“Yay, global warming stopped! It was God’s will!”

    “Oh no, global warming got worse. It was God’s will!” ”

    I just wanted to mention something weird that I’d run across at NewScientist (which is inexplicably down at the moment).

    However, since you bring it up, these conclusions do seem to mirror the kind of foggy thinking that religion fosters.

    While the first conclusion is only consistent with the assumption that:

    1. God answers prayers.

    2. The majority of prayers were appeals to end global warming.

    The latter conclusion cannot be attributed to prayer (sensibly, anyway) unless:

    1. The majority of prayers were in FAVOR of global warming (which I suppose is entirely possible, considering how often we hear certain Abrahamic fundamentalists exhibit an obsession with death and destruction. I suppose its a good thing they haven’t invented the prayer-wheel yet, or we’d all be dancing on coals with pitchforks by now).

    2. God is punishing people because He doesn’t feel we pray ENOUGH. (Too bad the prayerless other [non-human] inhabitants get in the way of friendly fire).

    3. God doesn’t give a damn whether we pray or not and will work His Will regardless. Or perhaps He simply never listens. (Either way, we’re doomed by some entity who operates on motives completely irrelevant to humans, regarding them with complete indifference. Oddly enough, this is the one scenario, if one MUST posit the existence of God, most consistent with what we observe in nature. But who needs a deity that doesn’t care? A careless deity is equivalent to none at all).

    Which leads to:

    4. There actually isn’t any supernatural agency that prayer addresses in the first place. (Oops, sorry. This Giant Sore Thumb cannot be entertained because God’s Will was already presumed to be a given).

    Of course, God’s Will is often considered to be responsible for everything, which makes prayer HIS will, NOT ours, and so puts it deeper into delusional territory than advocates can possibly grok out. Kinda sorta begs the question, doesn’t it? How could religious thinking be considered remotely sensible or even useful?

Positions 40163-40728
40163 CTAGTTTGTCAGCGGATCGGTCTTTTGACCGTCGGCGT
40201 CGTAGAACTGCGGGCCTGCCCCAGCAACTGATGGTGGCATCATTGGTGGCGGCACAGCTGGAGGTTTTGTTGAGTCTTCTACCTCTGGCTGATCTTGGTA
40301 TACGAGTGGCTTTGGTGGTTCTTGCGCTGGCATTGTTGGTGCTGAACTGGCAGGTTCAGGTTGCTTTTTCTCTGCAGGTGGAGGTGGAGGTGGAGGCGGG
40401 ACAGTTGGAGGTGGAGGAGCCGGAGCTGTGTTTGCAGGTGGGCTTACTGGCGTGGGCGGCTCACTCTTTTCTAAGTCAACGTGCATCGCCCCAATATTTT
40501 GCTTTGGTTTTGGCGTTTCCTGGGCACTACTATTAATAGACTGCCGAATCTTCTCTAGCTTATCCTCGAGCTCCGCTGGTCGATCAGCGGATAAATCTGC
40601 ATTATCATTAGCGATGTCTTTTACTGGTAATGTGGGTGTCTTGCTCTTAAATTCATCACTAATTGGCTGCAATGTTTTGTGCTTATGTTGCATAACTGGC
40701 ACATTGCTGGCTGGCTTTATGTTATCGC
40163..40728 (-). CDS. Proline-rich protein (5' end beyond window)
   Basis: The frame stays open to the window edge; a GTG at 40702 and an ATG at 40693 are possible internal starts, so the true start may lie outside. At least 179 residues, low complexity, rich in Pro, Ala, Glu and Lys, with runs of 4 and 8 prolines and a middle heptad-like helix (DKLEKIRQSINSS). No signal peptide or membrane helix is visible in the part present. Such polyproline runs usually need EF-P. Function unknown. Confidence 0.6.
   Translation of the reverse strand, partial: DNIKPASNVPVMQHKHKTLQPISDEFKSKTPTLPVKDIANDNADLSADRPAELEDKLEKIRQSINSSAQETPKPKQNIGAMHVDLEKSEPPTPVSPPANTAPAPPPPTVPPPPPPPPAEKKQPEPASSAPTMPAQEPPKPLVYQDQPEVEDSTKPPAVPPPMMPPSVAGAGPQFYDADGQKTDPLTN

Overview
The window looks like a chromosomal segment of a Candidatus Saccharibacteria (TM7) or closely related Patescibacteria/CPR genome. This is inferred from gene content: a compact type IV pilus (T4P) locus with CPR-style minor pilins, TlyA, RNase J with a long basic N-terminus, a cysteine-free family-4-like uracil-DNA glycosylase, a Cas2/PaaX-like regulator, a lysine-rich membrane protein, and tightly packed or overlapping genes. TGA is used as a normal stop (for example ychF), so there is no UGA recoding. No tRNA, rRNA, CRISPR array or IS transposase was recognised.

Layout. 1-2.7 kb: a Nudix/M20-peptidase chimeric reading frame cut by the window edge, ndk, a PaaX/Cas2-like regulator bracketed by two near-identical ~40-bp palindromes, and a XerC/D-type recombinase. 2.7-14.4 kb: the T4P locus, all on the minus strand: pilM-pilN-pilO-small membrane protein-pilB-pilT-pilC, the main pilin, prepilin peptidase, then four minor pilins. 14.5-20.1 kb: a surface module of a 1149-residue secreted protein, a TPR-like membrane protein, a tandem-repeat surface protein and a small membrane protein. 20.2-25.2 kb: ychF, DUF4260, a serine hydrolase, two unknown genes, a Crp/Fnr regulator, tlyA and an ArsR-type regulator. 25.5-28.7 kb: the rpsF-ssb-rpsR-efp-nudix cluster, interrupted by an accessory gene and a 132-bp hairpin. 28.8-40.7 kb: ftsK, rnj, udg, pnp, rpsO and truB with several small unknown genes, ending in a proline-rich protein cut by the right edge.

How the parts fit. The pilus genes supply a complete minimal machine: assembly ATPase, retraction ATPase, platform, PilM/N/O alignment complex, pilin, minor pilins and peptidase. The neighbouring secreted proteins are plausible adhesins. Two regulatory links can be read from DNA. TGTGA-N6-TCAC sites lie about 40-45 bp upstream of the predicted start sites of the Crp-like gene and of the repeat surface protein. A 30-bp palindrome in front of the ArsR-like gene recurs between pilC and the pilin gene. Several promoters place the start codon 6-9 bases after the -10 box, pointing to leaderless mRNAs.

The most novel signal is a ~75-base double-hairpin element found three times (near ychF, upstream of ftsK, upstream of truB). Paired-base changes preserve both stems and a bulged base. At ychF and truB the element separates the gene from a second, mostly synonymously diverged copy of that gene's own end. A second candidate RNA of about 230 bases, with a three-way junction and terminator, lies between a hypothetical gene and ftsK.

Political power-mongering culturing a kind of mass-schizophrenia is one possibility.

  10. David Marjanović says

    With artiodactyls, it’s a bit difficult.

    Firstly, there are just too many of them — they are way too successful — which means their tree doesn’t fit on a page.

    Secondly, their tree is not completely elucidated yet. The position of the ruminants within the artiodactyls is not quite clear; the genes (as currently interpreted) say thay are closest to the hippos + whales, the fossils (as currently interpreted) say they’re closest to the camels. Not all of the loads of fossils have been completely sorted out, too.

  11. David Marjanović says

    With artiodactyls, it’s a bit difficult.

    Firstly, there are just too many of them — they are way too successful — which means their tree doesn’t fit on a page.

    Secondly, their tree is not completely elucidated yet. The position of the ruminants within the artiodactyls is not quite clear; the genes (as currently interpreted) say thay are closest to the hippos + whales, the fossils (as currently interpreted) say they’re closest to the camels. Not all of the loads of fossils have been completely sorted out, too.

  12. horse lover says

    I am not so sure that it was an intelligent designer that bred horses to put so much weight on four fragile legs. I think, based on what I know about the last remaining wild horses, is that in the wild, they had much shorter legs than do our modern racing breeds. WE bred horses for even more speed and height, to be like athletes. My question is whether horses are the only animals to have figured out to run on tippy-toe (nails): do deer do that, too?

  13. says

    Steve – you shouldn’t refer to them as “baraminologists”, bro, you might give people the idea that there’s such a legit science as “baraminology”, or more generally, that they’re not completely fucking insane.

    Lepht